Travis Leamons // Film Critic
THE BLUE KNIGHT (1973)
Not rated, 188 minutes.
Director: Robert Butler
Cast: William Holden, Lee Remick, Joe Santos, Sam Elliott, Eileen Brennan, Vic Tayback, Anne Archer and Lucille Benson
Available today on Blu-ray through wbshop.com
Close to fifteen years after Sgt. Joe Friday said his last, “Just the facts, ma’am”, on the first run of DRAGNET, there was a television event that shaped the police procedural: The long-running staple programs for major networks (CBS, primarily), and the reason why it’s hard to remember just who the hell was in NCIS, SVU, CSI: L.A., JAG, and NUMB3RS. (I made one of those up to see if you were paying attention.)
The week of November 11, 1973, NBC premiered THE BLUE KNIGHT as a serial movie of the week. Four nights of program blocks devoted to a cop drama shot on location in Los Angeles. It was a ratings hit; something the network was unable to achieve two years prior with the melodrama VANISHED, which was four hours long and aired on consecutive nights. THE BLUE KNIGHT began a trend. ABC and CBS would produce their own miniseries to attract ratings. When PIONEERS OF TELEVISION devoted an entire episode about the mini-series, in 2013, this adaptation of Joseph Wambaugh’s popular cop novel was noticeably absent. RICH MAN, POOR MAN, ROOTS, and THE THORN BIRDS – all highlighted.
THE BLUE KNIGHT beat them all and became must-see TV before NBC made the phrase a staple for its Murderers’ Row of Thursday night television programming.
The story falls in line with what is expected of a police procedural. We have a uniformed officer, Bumper Morgan (William Holden), patrolling his beat. Driving up and down streets of Los Angeles Bumper scans the neighborhood for derelicts, pimps and racketeers, and other sleazy no-gooders. Bumper is a hard-nosed cop that’s pushing fifty. Young recruits, who wouldn’t know a swizzle stick from a nightstick, are the new breed of law enforcement. Working the beat is all he knows. He hates it, and he loves it. But he can’t drive a patrol car and carry a nightstick forever. Bumper puts in for voluntary retirement, much to the delight of Cassie Walters (Lee Remick), a city college instructor that Bumper plans to marry. THE BLUE KNIGHT shows his remaining days on the job, distilling thirty years of experience in a short timeframe.
The miniseries, which gets a Blu-ray release courtesy of the Warner Archive Collection, clocks in at a little more than three hours and is a penetrating look at an officer that grumbles and growls as much as a dog left chained. Bumper’s not a just-the-facts-ma’am cop. He’s unafraid to threaten, falsify records, or engage in a war of words with fellow officers (including a young Sam Elliott). He drinks, smokes, and flirts with women. Bumper’s too old to do a young man’s job and the years have caught up to him as if it were a game of tag.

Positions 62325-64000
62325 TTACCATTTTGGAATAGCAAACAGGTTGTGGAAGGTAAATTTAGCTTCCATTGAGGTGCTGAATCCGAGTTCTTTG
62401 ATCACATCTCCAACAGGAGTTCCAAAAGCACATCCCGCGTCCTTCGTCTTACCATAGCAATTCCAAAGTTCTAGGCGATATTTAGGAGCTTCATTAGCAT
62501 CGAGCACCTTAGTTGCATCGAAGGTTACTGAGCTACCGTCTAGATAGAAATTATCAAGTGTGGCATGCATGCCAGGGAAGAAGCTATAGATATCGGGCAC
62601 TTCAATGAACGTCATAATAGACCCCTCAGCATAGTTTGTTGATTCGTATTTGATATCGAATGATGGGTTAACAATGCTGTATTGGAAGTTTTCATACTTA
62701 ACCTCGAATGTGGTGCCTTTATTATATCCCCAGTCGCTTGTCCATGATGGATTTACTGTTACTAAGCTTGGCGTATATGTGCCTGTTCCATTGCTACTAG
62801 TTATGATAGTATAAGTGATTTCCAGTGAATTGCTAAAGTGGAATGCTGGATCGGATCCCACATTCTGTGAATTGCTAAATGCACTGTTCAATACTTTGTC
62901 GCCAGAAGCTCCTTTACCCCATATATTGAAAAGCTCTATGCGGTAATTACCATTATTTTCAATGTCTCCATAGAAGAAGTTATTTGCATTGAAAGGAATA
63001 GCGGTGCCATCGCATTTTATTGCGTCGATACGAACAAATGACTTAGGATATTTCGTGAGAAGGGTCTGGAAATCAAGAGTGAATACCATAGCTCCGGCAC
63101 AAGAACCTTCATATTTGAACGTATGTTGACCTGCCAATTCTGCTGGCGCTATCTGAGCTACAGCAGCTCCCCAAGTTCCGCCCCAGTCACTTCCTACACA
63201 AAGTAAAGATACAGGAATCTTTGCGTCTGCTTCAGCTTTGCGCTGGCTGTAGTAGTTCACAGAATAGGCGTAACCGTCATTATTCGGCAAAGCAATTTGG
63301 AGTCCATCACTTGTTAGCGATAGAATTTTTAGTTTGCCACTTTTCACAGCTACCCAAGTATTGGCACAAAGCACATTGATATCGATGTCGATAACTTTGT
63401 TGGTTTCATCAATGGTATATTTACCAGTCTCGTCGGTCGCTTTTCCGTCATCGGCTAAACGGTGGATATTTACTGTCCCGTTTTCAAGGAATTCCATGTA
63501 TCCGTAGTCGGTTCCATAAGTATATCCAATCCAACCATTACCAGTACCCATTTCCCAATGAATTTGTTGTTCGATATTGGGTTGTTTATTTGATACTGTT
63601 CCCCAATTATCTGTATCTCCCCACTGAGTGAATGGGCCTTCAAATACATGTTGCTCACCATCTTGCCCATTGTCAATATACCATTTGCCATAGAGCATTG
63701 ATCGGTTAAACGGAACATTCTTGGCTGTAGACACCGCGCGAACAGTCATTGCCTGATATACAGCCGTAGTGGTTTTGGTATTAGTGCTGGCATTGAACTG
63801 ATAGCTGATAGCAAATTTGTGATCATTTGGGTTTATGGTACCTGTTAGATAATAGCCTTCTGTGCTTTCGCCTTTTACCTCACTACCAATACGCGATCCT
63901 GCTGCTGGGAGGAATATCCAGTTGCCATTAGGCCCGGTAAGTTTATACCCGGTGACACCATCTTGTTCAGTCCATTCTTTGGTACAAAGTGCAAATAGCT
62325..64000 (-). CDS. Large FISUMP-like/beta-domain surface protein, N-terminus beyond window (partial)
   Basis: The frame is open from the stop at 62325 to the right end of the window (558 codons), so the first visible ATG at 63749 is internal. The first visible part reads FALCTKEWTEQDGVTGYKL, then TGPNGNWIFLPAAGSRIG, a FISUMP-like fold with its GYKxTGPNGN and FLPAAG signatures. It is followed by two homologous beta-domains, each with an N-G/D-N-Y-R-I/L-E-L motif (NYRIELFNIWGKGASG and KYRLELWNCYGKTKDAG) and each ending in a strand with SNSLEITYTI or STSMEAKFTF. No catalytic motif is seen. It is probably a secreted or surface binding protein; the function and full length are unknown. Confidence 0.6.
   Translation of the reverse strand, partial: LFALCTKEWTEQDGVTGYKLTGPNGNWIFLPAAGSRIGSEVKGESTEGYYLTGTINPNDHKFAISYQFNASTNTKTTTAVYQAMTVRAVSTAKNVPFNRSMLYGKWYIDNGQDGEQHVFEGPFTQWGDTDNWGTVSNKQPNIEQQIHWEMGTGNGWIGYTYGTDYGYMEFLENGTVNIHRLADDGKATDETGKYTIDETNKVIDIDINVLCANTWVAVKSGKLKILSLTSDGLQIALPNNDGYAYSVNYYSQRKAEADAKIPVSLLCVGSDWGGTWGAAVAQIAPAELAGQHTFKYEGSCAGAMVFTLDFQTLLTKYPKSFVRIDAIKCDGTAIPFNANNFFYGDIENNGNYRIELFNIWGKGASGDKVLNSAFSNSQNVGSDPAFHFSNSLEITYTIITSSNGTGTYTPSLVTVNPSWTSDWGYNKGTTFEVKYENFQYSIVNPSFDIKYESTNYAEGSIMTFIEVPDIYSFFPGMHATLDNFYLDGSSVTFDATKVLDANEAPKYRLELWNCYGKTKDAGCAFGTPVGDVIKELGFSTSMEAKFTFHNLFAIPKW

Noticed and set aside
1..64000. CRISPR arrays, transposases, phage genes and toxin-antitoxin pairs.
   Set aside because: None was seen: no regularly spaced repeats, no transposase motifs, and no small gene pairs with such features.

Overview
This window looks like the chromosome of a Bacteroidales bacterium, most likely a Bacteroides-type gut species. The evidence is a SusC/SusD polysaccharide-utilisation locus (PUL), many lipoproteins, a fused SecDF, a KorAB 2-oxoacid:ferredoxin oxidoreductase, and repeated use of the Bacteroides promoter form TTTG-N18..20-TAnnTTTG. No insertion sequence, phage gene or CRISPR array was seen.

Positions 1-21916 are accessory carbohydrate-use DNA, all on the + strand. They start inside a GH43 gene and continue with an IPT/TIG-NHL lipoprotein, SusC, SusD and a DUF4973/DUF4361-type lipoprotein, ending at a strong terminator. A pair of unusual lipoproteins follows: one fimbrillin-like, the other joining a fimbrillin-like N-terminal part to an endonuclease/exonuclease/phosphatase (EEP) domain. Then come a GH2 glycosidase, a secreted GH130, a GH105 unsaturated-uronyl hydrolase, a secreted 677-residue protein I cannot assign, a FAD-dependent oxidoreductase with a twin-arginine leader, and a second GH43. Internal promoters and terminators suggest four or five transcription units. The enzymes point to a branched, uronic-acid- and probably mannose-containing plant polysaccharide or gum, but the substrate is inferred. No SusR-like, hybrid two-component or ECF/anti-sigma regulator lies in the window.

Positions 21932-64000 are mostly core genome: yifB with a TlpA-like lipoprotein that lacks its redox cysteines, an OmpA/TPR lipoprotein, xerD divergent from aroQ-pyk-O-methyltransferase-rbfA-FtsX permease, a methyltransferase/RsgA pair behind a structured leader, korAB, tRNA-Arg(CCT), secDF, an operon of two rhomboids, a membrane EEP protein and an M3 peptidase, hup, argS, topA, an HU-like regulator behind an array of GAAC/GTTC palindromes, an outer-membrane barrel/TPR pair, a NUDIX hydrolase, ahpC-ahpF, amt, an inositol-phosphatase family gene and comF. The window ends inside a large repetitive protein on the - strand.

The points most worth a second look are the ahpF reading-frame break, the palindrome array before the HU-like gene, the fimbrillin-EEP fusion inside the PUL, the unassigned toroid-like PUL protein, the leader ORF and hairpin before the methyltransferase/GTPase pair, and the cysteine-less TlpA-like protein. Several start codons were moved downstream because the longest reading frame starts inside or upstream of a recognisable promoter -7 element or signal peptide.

THE BLUE KNIGHT is remarkable television at a time when audiences had become more attracted by the Hollywood renaissance in cinema. Western television stalwarts BONANZA and GUNSMOKE were about to be put to the pasture. Comedies M*A*S*H, ALL IN THE FAMILY, and THE MARY TYLER MOORE SHOW were thriving. There were few cop dramas at the time (ADAM-12, THE STREETS OF SAN FRANCISCO, and KOJACK – which made its TV debut two weeks before the miniseries aired). The popularity of THE BLUE KNIGHT, first as a novel, then as a miniseries, would spawn a short-lived TV series (with George Kennedy as Bumper), the anthology series POLICE STORY (Joseph Wambaugh was a consultant), and gave us S.W.A.T., BARNEY MILLER, POLICE WOMAN, HILL STREET BLUES – the list goes on.
From a character perspective, Bumper Morgan is the template for the likes of Andy Sipowicz (NYPD BLUE) and Vic Mackey (THE SHIELD). They were once beat cops that became detectives, with higher pay grades and bigger vices. Both characters, and the series for that matter, would invigorate the cop drama; where it was less about the procedural and more about the grey area, where the cloud of moral doubt swallows cop, criminal, and victim alike. Writing from his personal experiences as a LAPD officer, Joseph Wambaugh’s THE BLUE KNIGHT was one of the first to show that a cop is neither a pig nor is he Galahad. Simply an ordinary man who suffers and endures. You know, human.